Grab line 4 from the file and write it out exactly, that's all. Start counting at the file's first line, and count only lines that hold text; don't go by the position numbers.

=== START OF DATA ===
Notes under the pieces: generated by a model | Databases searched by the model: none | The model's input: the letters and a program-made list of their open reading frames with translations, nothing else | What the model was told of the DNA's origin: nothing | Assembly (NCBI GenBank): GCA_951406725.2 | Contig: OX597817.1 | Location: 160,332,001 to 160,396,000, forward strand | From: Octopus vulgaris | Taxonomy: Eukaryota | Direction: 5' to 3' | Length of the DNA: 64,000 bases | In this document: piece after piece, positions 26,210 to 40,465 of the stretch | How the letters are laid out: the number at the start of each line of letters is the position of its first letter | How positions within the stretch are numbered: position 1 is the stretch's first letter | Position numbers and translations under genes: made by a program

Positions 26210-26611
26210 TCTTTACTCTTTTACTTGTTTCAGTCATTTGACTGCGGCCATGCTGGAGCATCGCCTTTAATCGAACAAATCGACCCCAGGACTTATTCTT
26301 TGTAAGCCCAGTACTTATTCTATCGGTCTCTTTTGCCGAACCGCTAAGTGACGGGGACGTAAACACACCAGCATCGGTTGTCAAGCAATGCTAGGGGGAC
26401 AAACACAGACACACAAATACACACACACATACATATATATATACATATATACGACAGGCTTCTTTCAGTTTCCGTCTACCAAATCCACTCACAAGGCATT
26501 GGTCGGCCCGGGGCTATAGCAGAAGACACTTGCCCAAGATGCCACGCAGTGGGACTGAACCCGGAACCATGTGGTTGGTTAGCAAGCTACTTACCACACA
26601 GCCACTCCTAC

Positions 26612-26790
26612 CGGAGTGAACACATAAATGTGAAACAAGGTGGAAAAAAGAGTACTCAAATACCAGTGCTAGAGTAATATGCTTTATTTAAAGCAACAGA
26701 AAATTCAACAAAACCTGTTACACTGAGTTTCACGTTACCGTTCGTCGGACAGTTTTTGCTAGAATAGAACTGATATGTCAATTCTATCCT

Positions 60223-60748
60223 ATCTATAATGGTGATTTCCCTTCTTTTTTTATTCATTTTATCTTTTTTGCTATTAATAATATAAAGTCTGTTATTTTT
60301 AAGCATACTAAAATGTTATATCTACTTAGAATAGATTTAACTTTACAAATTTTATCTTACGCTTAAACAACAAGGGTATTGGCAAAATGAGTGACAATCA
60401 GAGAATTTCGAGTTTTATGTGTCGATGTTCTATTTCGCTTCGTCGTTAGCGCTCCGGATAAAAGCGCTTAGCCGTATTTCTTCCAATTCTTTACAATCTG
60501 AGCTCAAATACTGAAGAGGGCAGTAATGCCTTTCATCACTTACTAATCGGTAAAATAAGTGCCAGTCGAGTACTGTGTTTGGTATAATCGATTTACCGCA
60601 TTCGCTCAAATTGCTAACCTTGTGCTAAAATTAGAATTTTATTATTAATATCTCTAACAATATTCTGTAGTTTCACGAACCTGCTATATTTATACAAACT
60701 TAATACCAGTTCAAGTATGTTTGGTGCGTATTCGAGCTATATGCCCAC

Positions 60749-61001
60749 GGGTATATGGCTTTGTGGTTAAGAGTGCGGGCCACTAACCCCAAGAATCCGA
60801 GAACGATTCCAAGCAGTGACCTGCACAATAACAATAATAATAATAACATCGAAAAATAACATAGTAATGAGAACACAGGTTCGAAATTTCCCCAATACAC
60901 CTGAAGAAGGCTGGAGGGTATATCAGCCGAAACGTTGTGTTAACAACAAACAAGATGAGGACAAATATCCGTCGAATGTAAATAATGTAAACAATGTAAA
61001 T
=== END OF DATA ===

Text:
26301 TGTAAGCCCAGTACTTATTCTATCGGTCTCTTTTGCCGAACCGCTAAGTGACGGGGACGTAAACACACCAGCATCGGTTGTCAAGCAATGCTAGGGGGAC